Quality begins in the classroom
Quality schools help children to become quality citizens, who then go on to create a quality society. The South African Quality Institute (SAQI) believes that every South African school has the potential to be a place of educational excellence. SHEQ MANAGEMENT investigates.
Money is not essential to create a quality school. All that is needed is dedication, hard work and know-how. A team of quality practitioners and educationalists have designed a Quality in Education model for schools. Richard Hayward, a retired headmaster, discusses this model in his book: Making Quality Education Happen: a “how-to” guide for every teacher.
In his review of this book, Paul Harding says that Hayward has, through his insight into quality matters and his vast experience as an educator, put together a “must read” book for every teacher in South Africa who wants to develop a quality school. Harding says: “The author has managed to weave into the book lots of anecdotes, quotations and stories that cover education in our rainbow nation.
“He is able to compare the performance of schools that are geographically very close to each other, but in terms of access to finances and facilities, are miles apart. However, does this prevent the less privileged teachers and learners from achieving quality performance? According to Hayward: not at all.”
The book is published under the aegis of SAQI. The first chapter is dedicated to the question: “What is total quality education [TQE]?” In this chapter, he discusses two totally different Johannesburg schools. In one area – Dainfern – most of the children attend private, well-resourced schools. In the neighbouring informal settlement of Diepsloot, a school provides lessons in shipping containers, yet the dedicated teachers provide an outstanding quality of education to the learners.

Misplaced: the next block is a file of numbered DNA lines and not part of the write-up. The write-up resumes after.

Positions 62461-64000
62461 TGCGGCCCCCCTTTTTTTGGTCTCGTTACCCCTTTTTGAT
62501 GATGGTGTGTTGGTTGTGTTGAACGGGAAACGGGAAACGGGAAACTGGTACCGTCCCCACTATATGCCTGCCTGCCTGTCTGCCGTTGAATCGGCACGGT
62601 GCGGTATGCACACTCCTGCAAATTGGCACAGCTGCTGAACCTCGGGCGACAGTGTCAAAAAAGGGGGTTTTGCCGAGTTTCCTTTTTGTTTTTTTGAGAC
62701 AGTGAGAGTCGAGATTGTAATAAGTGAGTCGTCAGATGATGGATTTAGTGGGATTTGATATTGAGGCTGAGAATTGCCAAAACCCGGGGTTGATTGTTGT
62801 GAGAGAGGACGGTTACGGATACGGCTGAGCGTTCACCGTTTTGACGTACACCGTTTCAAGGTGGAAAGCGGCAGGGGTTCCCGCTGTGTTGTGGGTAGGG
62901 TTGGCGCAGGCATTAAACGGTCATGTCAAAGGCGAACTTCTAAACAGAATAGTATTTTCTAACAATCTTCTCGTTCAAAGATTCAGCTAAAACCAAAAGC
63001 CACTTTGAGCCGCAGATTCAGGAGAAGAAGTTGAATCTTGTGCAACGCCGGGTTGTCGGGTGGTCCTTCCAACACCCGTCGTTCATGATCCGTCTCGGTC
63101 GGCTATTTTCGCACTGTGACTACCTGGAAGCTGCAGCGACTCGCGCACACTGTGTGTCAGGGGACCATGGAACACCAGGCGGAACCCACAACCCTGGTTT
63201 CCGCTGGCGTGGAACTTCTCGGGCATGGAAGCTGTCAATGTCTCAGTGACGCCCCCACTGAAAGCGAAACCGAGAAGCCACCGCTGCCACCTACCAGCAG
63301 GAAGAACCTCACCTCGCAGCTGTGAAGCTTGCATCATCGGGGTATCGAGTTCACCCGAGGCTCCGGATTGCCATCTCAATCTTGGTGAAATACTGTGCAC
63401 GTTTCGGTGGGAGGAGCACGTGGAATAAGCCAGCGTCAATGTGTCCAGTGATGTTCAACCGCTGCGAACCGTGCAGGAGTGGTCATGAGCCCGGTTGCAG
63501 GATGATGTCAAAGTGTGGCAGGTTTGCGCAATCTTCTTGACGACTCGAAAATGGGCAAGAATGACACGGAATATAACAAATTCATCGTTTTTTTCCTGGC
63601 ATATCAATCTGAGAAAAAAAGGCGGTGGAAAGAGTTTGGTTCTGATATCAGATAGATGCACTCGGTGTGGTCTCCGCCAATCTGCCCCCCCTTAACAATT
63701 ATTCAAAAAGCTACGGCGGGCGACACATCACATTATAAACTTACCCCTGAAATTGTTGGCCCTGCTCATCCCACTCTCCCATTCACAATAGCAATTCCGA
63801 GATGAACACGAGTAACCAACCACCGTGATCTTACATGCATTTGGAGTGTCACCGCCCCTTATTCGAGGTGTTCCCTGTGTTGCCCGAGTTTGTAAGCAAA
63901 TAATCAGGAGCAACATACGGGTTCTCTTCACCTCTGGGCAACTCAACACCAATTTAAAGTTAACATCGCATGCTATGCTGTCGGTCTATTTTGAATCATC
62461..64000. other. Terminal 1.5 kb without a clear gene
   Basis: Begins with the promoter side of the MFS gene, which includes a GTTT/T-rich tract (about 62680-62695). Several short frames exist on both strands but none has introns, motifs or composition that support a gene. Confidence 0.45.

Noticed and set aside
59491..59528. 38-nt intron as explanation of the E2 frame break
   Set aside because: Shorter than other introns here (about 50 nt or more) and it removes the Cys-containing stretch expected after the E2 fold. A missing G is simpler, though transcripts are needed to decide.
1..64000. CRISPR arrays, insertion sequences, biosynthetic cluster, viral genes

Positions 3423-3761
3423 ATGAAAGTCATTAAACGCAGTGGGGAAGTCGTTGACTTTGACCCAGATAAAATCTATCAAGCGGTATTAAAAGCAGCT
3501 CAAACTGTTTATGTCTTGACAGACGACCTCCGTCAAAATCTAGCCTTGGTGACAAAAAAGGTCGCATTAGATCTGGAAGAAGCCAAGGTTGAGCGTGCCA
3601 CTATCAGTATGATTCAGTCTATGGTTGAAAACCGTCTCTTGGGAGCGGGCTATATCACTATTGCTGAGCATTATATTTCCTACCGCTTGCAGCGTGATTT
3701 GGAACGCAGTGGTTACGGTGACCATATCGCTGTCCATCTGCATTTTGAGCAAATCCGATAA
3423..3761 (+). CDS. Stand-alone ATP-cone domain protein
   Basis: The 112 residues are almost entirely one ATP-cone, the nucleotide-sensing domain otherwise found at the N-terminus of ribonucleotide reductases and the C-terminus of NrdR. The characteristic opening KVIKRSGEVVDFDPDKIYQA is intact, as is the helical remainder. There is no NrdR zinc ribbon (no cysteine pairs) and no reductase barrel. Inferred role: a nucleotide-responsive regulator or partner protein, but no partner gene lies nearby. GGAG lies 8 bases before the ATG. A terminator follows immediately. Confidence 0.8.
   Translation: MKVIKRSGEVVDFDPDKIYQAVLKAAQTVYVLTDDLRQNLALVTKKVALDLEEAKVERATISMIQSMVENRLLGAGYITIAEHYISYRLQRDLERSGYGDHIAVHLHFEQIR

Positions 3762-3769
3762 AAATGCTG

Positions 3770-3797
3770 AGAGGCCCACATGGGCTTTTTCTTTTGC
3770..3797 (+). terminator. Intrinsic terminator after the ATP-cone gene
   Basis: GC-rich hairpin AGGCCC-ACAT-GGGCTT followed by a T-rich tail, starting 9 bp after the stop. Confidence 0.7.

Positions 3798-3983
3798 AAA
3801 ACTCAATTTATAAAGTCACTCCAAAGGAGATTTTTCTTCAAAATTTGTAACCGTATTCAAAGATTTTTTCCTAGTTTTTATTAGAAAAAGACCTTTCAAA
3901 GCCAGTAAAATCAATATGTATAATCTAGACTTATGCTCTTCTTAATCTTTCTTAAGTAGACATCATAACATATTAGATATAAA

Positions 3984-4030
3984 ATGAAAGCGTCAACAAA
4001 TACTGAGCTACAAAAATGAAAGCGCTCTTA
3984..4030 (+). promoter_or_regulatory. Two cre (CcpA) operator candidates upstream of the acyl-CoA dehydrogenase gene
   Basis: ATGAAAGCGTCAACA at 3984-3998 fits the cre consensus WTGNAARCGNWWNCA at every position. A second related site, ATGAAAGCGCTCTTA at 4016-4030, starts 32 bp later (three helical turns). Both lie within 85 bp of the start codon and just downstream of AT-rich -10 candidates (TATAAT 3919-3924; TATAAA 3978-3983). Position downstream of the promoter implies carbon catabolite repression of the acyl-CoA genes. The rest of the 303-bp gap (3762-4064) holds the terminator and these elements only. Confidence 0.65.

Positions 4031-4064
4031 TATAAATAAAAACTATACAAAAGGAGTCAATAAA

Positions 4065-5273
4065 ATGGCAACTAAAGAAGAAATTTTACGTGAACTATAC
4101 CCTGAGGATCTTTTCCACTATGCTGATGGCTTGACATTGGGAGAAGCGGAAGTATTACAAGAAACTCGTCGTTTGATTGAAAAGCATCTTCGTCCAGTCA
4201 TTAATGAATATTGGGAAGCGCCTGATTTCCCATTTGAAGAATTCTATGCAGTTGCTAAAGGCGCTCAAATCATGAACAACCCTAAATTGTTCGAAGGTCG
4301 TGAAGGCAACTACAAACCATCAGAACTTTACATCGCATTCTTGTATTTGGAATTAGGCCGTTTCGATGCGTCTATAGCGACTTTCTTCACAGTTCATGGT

The book then goes on to describe the SAQI Quality in Education model and its application. This model is based on five pillars – values, leadership, improvement plans, communication, and finally, tools and techniques.
Hayward first summarises each pillar in an easy-to-understand way, giving practical examples of their application in the classroom. He then sets the tone for the rest of the book by explaining the characteristics of a quality school and comparing them to those of an ordinary school, by means of a simple table.
Next, he expands on each pillar, giving many practical examples of how each one can be applied to support a quality school. The book concludes with a nine-step, easy-to-follow approach on how to implement TQE.
Harding highly recommends the book for any teacher wanting to make a positive difference. It is available free of charge to all educationalists. More information can be obtained on the SAQI website.